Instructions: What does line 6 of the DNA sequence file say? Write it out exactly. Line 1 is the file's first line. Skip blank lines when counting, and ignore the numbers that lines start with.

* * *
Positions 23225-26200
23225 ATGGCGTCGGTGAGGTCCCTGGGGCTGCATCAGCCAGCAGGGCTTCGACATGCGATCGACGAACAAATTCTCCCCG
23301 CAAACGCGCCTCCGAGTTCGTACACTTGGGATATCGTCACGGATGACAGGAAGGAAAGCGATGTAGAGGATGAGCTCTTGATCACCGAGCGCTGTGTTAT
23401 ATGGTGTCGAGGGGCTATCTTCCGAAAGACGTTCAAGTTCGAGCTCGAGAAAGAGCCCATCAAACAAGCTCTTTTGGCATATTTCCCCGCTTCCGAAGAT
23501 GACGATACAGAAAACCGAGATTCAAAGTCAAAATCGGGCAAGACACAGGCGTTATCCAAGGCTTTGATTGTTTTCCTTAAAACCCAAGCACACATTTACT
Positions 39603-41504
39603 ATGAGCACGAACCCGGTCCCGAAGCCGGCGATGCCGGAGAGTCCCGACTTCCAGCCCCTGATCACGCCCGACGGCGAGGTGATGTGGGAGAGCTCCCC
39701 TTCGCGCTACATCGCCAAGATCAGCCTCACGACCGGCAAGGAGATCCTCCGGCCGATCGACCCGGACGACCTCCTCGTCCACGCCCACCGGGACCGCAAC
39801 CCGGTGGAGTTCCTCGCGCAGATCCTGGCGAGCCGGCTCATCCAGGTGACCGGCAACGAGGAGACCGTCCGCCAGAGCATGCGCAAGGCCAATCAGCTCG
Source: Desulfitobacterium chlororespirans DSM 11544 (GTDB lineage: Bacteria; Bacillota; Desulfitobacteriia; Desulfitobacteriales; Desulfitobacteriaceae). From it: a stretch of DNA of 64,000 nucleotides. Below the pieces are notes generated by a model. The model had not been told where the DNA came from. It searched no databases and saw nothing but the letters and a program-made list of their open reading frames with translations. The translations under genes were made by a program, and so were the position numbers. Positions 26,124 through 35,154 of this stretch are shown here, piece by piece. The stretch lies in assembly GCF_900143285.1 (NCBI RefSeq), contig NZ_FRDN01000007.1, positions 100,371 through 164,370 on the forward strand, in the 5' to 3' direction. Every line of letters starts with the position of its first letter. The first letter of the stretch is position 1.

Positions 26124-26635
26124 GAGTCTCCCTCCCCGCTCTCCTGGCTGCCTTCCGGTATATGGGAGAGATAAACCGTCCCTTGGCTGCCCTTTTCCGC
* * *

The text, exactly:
Positions 39603-41504